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Is Tramadol A Narcotic?

Is Tramadol a Narcotic?

Although there has been a tremendous amount of information released and education provided to the public, many people still want to know if Tramadol is a narcotic. Because this is an ongoing discussion, we felt it would be beneficial to offer facts. After all, with Tramadol being a preferred pain relief medication, people have the right to know as much about this drug possible, whether good or bad.

Narcotic or Non-Narcotic

One reason there continues to be questions and even confusion specific to the question about Tramadol being a narcotic has to do with the effects this drug produces. When treating someone with moderate to moderately severe pain, regardless if caused by an injury, illness, or even the result of a post-surgical procedure, Tramadol is much like morphine, hydrocodone, and oxycodone. Some people explain the sensation as being almost euphoric while at the same time reducing or eliminating pain.

As most people know, true opiates such as morphine and hydrocodone are highly addictive drugs because they contain narcotic components. In comparison, Tramadol is a non-narcotic medication even though the effects it produces are similar to narcotics. This is the primary reason many people still question the classification for Tramadol as being a narcotic drug or not.

Effects of Tramadol

While Tramadol is not a narcotic type drug, it still produces effects that people like. In fact, many people unfortunately now abuse this medication because of its effects. For instance, if an individual does not need Tramadol for pain relief, the drug would produce a feeling of being high whereas when prescribed for someone who is in pain, the medication goes directly to the pain, thereby producing little to no high effect. If Tramadol were crushed and snorted or shot in much the same way as heroin, a person would experience an incredible high.

Even though Tramadol is not a narcotic, it can still be addictive although in a unique way to other drugs. Typically what happens is an individual's tolerance builds over time, which means to get the same degree of pain relief, a greater dose is required. Unless prescribed by a reputable doctor, the dose could continually increase to the point of the person now being dependent on Tramadol.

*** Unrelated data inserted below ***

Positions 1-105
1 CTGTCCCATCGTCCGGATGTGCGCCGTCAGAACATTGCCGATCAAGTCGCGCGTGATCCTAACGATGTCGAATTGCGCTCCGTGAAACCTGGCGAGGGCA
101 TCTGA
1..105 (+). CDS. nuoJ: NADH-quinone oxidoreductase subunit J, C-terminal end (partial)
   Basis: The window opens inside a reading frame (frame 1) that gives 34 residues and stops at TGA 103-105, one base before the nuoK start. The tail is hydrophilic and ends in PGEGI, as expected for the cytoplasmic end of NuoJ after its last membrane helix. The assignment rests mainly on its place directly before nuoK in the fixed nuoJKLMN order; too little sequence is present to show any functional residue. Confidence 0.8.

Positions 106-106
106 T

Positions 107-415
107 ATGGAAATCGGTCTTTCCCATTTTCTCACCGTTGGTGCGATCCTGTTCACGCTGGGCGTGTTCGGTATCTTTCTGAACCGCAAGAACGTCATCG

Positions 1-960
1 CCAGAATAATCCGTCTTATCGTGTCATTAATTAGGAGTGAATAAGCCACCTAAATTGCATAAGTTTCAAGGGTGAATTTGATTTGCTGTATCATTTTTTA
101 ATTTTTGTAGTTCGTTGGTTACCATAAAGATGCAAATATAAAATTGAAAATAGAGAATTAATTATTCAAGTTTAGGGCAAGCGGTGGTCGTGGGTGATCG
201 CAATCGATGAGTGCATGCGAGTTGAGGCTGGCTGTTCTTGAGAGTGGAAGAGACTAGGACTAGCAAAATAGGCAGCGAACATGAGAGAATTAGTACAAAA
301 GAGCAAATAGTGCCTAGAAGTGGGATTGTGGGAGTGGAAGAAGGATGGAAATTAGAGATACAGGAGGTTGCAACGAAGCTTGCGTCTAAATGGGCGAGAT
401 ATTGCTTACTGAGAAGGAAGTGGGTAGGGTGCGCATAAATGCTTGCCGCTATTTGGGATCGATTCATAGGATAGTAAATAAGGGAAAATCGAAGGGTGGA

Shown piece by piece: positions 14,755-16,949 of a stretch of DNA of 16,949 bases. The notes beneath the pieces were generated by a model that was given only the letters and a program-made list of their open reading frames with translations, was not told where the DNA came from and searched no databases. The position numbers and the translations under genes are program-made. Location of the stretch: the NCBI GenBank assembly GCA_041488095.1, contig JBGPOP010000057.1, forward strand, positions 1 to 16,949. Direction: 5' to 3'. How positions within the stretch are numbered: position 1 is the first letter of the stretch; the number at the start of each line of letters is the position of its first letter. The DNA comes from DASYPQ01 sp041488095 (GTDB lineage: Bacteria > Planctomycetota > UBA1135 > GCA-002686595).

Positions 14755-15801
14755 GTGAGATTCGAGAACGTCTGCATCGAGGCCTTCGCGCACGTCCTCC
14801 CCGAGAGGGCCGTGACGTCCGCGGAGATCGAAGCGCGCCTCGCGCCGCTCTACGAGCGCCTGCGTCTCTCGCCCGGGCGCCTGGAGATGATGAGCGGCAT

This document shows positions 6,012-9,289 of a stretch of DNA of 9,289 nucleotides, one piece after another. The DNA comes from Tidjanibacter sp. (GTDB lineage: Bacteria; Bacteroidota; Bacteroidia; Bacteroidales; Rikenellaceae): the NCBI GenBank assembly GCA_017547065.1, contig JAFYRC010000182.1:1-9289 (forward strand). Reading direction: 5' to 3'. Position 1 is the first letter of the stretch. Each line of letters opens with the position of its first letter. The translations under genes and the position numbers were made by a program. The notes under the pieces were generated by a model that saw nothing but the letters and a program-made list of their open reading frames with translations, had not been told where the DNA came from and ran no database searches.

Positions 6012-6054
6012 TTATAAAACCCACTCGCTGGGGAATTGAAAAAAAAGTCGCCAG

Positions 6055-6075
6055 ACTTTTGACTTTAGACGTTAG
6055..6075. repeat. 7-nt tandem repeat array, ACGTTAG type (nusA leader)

Because there is risk of someone becoming dependent on Tramadol, most doctors are keen to dosage and do not prescribe this medication long-term. Keep in mind that Tramadol is a better treatment option when compared to narcotic type drugs such as morphine, hydrocodone, and oxycodone but it too can be abused. Typically, a doctor will start a person on a very low dose and again, for a short period of time. If needed, the dose and duration can be increased but this is carefully monitored.

Withdrawal Symptoms

The interesting thing about Tramadol is that while not a narcotic, if someone becomes dependent on this drug and then stops, withdrawal symptoms would occur. Although everyone has a different experience, for the most part the following symptoms would be associated with a withdrawal after stopping the use of Tramadol.

  • Aggressiveness
  • Decreased appetite, diarrhea, and/or nausea
  • Depression
  • Excessive sweating, chills, and/or shivering
  • Flu-like Symptoms
  • Headaches
  • Irritability, anxiety, and noted mood swings
  • Nightmares and/or insomnia
  • Tingling or shock-like sensations
  • Tremors
  • Unusual thoughts and/or hallucinations

Depending on the individual but also the dose and length of time the medication was taken, withdrawal symptoms may last a few days to weeks. Regardless, these can be difficult to deal with, which is why it is so important to be under the care of a physician when stopping a medication such as this. One other thing we need to point out is that at no time should a person simply stop taking Tramadol. To decrease withdrawal symptoms, doctors prefer to have a person taper off and then eventually stop altogether.

Conclusion

One of the unique components of Tramadol compared to true opiates is that it stimulates serotonin release and inhibits the reuptake of norepinephrine. This is exactly why so many people struggle with mood swings, irritability, anxiety, and depression. Most doctors do not consider Tramadol as being strong because compared to other genuine opiates it is a weak antagonist whereas morphine, hydrocodone, and oxycodone are strong antagonists.

Initially, Tramadol was believed to have opioid-like activity but without causing the same problem of addiction. Therefore, doctors deemed this to be a drug with low potential for abuse but as mentioned above, there are people who sadly have begun to abuse Tramadol in an effort to achieve a temporary high. In truth, Tramadol is a more complex drug than first thought and while it is not a narcotic and withdrawal symptoms can be controlled, anyone prescribed this medication needs to have the utmost respect for it.

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